4 mins, 10 secs read time
Misalignment is inevitable in the workplace. This especially holds true to recruiting and hiring manager relationships. To help solve this, Greenhouse and Glassdoor have teamed up to share strategic tips on how recruiters and hiring managers can successfully unite and accomplish a common goal: hire the best talent possible.
It sounds simple, right? If you just talk to your hiring manager, you will be fine.
However, as any recruiter knows, trying to find a strong candidate is incredibly challenging. No matter the role, the fluctuating market, or the time of year, there is a lot of work and resources that go into making that hire. Then, once you add another key stakeholder into the equation, you begin searching for a purple squirrel or unicorn—aka a candidate that just doesn't exist.
So what’s the solution and how can you overcome these hurdles? Here are 3 steps that will help you and your hiring manager get on the same page:
Step 1: Define the roles
At Greenhouse, we like to think of recruiting as a strategic partnership. Recruiters have a pulse on the talent market. They’re the ones speaking directly to candidates and can provide insight into the recruiting process at any given moment.
The hiring manager, on the other hand, understands the business needs for the new hire and knows which specific goals the new hire will accomplish in their first 30, 60, or 90 days. In the end, the hiring manager is the decision maker of which candidate is extended an offer.
Making a point to clarify what each role is responsible for will help establish accountability—and further work to create alignment—from the get-go. It’s important that both parties understand that they must effectively collaborate and leverage one another to get the end result they’re looking for—a great hire.
Step 2: Define the problem
It tends to be a broad statement when a recruiter says they don’t like working with a particular hiring manager. What, exactly, don’t they like?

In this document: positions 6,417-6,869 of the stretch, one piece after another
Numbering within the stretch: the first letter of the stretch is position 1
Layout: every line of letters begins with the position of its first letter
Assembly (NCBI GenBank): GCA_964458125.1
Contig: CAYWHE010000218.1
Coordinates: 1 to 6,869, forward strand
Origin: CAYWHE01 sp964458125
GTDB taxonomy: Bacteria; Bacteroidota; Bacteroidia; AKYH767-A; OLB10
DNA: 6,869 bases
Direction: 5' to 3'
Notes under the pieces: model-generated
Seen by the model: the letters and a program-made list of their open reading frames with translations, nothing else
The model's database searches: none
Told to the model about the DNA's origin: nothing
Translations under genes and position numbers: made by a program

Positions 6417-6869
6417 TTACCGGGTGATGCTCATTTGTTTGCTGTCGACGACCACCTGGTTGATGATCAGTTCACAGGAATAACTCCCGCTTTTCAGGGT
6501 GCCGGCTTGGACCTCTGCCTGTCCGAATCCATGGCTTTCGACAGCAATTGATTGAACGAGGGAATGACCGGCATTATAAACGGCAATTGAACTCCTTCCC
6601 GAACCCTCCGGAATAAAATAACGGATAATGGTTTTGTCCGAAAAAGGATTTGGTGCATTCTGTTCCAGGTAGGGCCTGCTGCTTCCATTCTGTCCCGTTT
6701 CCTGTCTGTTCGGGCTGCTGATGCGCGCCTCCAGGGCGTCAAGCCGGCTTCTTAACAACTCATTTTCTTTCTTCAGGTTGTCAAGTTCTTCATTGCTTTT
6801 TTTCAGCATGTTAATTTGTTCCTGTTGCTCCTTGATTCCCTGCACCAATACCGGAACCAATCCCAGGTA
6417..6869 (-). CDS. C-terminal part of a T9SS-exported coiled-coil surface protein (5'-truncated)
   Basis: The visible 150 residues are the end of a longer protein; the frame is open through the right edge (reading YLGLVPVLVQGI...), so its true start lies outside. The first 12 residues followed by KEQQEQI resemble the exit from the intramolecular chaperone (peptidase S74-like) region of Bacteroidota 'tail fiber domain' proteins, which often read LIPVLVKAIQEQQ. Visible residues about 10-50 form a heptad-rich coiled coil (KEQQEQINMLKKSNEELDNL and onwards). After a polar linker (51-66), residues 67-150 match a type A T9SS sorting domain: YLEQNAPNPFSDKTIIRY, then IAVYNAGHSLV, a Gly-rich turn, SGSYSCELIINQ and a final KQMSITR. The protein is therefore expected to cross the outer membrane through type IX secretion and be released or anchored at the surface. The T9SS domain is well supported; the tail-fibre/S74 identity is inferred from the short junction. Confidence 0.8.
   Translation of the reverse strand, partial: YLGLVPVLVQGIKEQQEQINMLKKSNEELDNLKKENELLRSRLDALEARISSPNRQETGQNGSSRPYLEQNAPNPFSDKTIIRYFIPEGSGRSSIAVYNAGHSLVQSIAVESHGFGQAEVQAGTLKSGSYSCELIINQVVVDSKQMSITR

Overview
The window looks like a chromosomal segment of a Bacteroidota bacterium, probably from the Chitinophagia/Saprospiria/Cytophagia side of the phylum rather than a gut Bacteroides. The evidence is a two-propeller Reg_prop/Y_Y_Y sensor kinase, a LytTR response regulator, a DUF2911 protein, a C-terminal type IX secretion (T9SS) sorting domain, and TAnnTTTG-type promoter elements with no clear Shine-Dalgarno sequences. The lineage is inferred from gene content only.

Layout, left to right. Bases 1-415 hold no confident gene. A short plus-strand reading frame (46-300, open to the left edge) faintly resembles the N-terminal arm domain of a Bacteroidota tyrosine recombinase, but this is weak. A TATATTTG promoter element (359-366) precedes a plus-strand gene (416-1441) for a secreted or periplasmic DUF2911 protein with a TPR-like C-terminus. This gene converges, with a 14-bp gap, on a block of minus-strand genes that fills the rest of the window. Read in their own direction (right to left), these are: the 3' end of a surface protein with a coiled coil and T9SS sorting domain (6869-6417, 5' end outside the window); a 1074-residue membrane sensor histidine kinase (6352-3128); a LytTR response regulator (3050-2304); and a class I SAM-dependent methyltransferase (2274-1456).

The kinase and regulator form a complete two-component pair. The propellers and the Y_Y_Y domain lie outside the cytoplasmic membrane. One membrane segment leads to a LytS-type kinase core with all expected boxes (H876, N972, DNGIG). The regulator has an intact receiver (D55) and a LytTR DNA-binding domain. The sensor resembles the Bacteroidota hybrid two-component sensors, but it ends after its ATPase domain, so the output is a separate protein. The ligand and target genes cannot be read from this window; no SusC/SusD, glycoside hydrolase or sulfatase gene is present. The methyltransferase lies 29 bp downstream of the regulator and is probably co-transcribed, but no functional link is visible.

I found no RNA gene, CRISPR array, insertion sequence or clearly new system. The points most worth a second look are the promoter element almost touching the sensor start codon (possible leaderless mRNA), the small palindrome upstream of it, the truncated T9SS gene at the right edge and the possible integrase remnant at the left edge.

Make sure that when those feelings of stress or frustration come up, you’re pointing to a cause. It’s never just a person, rather a situation. In order to come up with a solution for these situations, you have to pinpoint the real issue. For example, is your hiring manager hard to reach? Do they think that interviewing is solely a recruiter's responsibility? Or, perhaps, do they fail to provide useful feedback to you after interviewing a candidate?
Any of these have the potential in creating a roadblock to finding and securing the best talent, which isn’t something that either party wants. So, your goal should be to dig deep and find that core issue—and then work to address it, as explained in step 3 below.
Step 3: Find a solution
First and foremost, make sure that you do not dismiss any obvious issues. Don’t think: “It’s not that bad—I can make do.” Though it may seem like the simple thing to do, it actually results in more work! Brushing the problem aside also pushes your job aside—you’re not able to find and keep the best candidates, because, perhaps, you’re lacking feedback from your hiring manager.
It often takes setting up a meeting to address issues. If you do set up a meeting, make sure that you have some data ready to go. For example, if your hiring manager has canceled interviews do to a heavy workload and is unhappy that candidates aren’t coming through, you can go back and share how many candidates you’ve sourced and screened and how rescheduling the interviews put a halt in the recruiting process.
For other situations where you may be hiring for engineering roles, it’s a great idea to sit in on those engineering stand-up meetings and start exposing yourself to the language and culture of the team. Then, you can speak to this when interviewing. Sitting on these meetings also is a great opportunity to have your presence felt and your voice heard, giving you a platform to convey how important referrals are or what the pipeline looks like in terms of a new hire for that team.
Lastly, if your hiring manager is just hard to reach in general, take that extra effort to find them in the early morning, perhaps showing up at their desk with a coffee and donut and asking if they have 10-15 minutes to get aligned and work on some quick but timely action items.
If all else fails and you’re still feeling like there is a big disconnect between you and your hiring manager, speak with your director and ask them to connect separately.
Creating recruiting and hiring manager alignment is a work in progress. But creating a strong foundation upfront will allow you both to work as a cohesive team—and that’s what’s needed. In the end, it all comes down to that common goal you’re both aiming for: making that awesome hire.